I've done a little Christmas shopping.  Both of the girls really want American Girl dolls.  So even though I swore I wouldn't drink that KoolAid, that's what they're getting from "Santa" this year.  Stupid Santa gets all the credit for the awesome gifts, the big jolly jerk.  Next year Santa's going to bring them socks and underwear, and Mommy is going to get them a pony.

I swear, kids came up with this Santa thing.  Because when Mary Grace (very prematurely) wrote her letter to Santa, and said, "I've been good, please bring me the Marie-Grace American Girl Doll," I thought, "If we don't get it for her, she's going to think that she's BAD."  How could I possibly do that to her?

We also went to see the play "The True Story of the Three Little Pigs" on Sunday afternoon at Purdue,  but it was a disaster and I don't want to talk about it.  Let's just say that Jack won't be enjoying the theater again, children's play or otherwise, for a very, very long time.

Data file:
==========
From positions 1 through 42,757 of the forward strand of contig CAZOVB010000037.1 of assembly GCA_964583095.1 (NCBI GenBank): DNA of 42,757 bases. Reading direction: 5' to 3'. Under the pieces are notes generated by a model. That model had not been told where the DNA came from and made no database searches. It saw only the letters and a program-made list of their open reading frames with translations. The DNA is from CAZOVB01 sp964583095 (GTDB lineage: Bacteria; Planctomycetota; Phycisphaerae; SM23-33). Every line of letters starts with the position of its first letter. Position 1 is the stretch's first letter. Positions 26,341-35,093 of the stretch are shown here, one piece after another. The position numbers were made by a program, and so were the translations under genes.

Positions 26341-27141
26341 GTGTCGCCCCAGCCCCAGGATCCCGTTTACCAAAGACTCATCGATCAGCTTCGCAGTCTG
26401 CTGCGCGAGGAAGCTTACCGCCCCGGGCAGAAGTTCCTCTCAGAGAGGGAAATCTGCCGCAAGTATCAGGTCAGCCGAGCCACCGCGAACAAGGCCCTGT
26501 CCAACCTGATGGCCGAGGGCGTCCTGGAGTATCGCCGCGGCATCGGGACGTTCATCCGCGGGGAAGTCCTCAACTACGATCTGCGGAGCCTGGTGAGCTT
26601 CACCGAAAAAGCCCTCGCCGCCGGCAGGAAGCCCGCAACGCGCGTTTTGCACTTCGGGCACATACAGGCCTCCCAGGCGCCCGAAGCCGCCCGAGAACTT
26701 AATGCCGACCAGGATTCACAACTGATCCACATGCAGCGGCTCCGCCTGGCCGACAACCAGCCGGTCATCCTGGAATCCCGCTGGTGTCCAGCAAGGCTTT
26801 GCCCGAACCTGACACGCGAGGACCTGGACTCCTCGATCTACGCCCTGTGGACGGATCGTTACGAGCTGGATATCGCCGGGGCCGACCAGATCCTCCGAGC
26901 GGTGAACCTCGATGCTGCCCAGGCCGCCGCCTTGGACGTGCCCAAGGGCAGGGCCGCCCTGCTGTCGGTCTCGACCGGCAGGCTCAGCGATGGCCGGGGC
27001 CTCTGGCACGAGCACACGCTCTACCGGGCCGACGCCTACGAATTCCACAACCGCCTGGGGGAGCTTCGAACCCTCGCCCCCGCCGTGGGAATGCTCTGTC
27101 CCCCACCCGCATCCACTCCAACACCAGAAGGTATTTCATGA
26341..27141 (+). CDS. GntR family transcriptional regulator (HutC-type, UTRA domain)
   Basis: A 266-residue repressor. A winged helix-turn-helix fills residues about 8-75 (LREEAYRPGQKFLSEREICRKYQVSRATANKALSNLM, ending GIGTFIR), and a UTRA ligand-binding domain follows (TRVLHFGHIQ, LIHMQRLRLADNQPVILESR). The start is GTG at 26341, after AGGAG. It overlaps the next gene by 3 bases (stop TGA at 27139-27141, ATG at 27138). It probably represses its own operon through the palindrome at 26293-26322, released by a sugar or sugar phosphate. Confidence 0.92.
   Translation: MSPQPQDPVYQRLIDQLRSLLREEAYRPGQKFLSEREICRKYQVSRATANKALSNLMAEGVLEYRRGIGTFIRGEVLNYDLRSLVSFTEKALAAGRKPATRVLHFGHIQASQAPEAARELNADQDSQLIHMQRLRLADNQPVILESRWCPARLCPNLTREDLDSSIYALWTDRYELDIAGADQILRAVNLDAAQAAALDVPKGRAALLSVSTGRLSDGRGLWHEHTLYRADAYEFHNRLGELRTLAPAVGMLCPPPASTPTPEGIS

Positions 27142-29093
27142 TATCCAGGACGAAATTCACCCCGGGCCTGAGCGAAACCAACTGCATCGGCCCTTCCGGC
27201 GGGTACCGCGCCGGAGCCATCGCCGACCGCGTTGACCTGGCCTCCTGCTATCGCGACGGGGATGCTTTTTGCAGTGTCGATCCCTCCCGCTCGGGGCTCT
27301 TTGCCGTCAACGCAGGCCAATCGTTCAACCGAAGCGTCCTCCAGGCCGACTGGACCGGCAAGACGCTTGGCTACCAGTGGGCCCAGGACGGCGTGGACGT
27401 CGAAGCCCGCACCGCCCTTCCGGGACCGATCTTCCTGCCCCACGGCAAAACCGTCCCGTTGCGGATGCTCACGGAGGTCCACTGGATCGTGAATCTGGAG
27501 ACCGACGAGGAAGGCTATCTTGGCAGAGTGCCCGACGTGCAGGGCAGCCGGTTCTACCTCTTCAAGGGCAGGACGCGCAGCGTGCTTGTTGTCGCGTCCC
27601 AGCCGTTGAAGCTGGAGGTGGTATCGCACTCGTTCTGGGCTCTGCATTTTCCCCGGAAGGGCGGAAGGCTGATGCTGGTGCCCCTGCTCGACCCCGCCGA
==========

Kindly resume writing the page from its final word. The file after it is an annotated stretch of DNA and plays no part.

One of us is about to be VERY bad.
Penny and Mommy agree that it's a good thing he's so cute.
That's about all.  Just the usual.  Nothing terribly noteworthy or hilarious these days.  

Tuesday, November 6, 2012

Election Results

BJ has been watching the election results on CNN since before the polls closed in Indiana.

People are going to be shouting random numbers at me in my dreams.  All of the numbers will add up to 100.  But they won't make sense, because I'm trying not to listen, so it'll be things like, "52 percent of churchgoers think you should clean out a cabinet, while 48 percent of mothers and people who watch NASCAR think you should clean the bathroom."